JANE STEELE by Lyndsay Faye

4I am, for the most part, very much a mood reader. At least until this time of year rolls around, where I become a seasonal reader. Hallowe’en, as we all know, is for horror. December, at least personally, is for science fiction (blame Star Wars books). I’ve never quite been able to figure out what November is for, though.⠀

At least not until a few weeks ago after I finished reading Agatha Christie’s Mystery of the Blue Train. November, I had decided, was for murder. ⠀

Which is why Jane Steele seemed like the best thing to pick up. “Reader, I murdered him,” is a strong enough line to hook anyone and, reader, it hooked me. ⠀

It’s all about the voice. I had read and loved Faye’s Dust and Shadow, her Sherlock Holmes affair, years ago, and the thing that struck me the most about it was how much it nailed the tone and atmosphere of those stories. Her Watson didn’t read like pastiche or homage. It read like Watson. ⠀

I felt similarly after reading this book. This is a Jane Eyre re-telling of sorts, and while I haven’t read that particular classic and so couldn’t tell you if Faye nails that baroque Brontë voice, I can definitely attest to the fact that this story achieves a pitch-perfect Gothic tone, bursting with delicious, melodramatic, murderous undertones.⠀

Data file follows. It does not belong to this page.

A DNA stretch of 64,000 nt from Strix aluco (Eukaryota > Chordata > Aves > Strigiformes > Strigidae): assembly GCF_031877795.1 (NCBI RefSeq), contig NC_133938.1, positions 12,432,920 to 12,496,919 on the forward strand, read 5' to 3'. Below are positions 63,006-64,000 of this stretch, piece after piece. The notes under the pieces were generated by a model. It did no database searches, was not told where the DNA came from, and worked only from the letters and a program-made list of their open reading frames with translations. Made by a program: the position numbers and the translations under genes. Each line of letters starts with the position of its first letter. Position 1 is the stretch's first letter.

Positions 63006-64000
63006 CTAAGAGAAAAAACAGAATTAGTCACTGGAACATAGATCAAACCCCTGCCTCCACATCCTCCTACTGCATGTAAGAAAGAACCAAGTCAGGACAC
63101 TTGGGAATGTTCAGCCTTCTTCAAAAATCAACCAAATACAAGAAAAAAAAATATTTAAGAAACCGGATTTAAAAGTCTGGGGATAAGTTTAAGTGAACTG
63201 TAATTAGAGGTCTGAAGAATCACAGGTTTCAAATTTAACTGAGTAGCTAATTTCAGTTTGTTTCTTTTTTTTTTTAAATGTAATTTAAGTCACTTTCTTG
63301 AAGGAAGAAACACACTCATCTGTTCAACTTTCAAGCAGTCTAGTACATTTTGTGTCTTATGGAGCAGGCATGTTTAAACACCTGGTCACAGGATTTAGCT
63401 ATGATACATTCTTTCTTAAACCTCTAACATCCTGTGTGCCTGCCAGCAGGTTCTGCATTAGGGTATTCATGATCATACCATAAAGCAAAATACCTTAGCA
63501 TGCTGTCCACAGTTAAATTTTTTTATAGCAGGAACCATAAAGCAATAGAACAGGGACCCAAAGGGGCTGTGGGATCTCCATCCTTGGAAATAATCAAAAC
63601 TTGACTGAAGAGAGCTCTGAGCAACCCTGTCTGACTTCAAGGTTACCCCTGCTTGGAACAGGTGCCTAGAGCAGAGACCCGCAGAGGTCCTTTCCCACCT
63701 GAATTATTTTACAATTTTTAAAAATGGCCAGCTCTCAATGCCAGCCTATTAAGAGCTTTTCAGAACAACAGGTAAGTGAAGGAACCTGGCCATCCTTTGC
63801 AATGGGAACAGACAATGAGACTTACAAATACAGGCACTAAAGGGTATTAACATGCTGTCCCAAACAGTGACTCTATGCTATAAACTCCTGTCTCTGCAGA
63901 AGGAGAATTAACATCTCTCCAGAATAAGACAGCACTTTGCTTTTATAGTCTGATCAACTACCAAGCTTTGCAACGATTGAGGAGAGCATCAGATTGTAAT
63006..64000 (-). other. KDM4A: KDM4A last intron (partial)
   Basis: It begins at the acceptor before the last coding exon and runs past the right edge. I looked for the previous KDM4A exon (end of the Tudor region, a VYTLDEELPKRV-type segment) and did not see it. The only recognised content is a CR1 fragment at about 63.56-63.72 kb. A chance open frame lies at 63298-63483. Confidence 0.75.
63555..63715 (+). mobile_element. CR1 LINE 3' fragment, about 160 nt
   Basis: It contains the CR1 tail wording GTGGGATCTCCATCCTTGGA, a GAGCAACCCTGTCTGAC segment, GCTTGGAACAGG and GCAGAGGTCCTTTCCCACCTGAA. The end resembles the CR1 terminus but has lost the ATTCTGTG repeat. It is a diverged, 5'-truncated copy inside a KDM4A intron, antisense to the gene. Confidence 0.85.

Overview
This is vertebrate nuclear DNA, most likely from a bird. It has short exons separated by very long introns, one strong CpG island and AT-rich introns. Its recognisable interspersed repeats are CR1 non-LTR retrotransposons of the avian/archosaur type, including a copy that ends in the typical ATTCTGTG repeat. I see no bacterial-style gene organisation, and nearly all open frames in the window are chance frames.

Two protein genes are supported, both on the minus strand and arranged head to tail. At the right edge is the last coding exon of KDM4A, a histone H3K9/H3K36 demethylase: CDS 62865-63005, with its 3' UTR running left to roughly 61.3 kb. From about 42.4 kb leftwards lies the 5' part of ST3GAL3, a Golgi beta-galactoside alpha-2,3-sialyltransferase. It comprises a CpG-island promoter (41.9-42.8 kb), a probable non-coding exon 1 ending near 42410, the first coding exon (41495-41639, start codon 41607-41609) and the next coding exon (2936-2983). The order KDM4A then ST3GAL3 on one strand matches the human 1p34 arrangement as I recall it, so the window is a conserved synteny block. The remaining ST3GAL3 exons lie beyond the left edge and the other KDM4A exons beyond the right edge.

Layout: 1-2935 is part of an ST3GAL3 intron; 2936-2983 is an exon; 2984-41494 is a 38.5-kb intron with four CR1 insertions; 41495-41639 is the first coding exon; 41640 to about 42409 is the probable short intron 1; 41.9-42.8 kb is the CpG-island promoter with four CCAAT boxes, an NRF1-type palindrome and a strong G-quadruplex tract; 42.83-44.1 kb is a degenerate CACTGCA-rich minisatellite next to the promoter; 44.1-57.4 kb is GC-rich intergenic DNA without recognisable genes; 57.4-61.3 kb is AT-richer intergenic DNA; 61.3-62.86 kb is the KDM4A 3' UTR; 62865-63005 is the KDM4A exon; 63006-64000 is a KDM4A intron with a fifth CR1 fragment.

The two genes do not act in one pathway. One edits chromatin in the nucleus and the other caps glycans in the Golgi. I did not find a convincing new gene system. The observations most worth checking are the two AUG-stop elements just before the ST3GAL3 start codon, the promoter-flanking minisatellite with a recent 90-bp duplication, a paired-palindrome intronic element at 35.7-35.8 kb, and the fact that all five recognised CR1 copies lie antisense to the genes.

And although I ultimately enjoyed reading this book (it consists of well-realized, charming characters that positively sing), I did find that the story slowed considerably during the middle, leading to an ending that, while mostly satisfying, also felt a little disconnected to the story we were promised at the beginning. The first handful of chapters crackled with an energy that I found missing from the rest of the book, and I just thought that was a little disappointing.⠀

I still enjoyed reading the hell out of this book, however. It’s a wild ride. I can’t wait to hear the voice Lyndsay Faye captures next.

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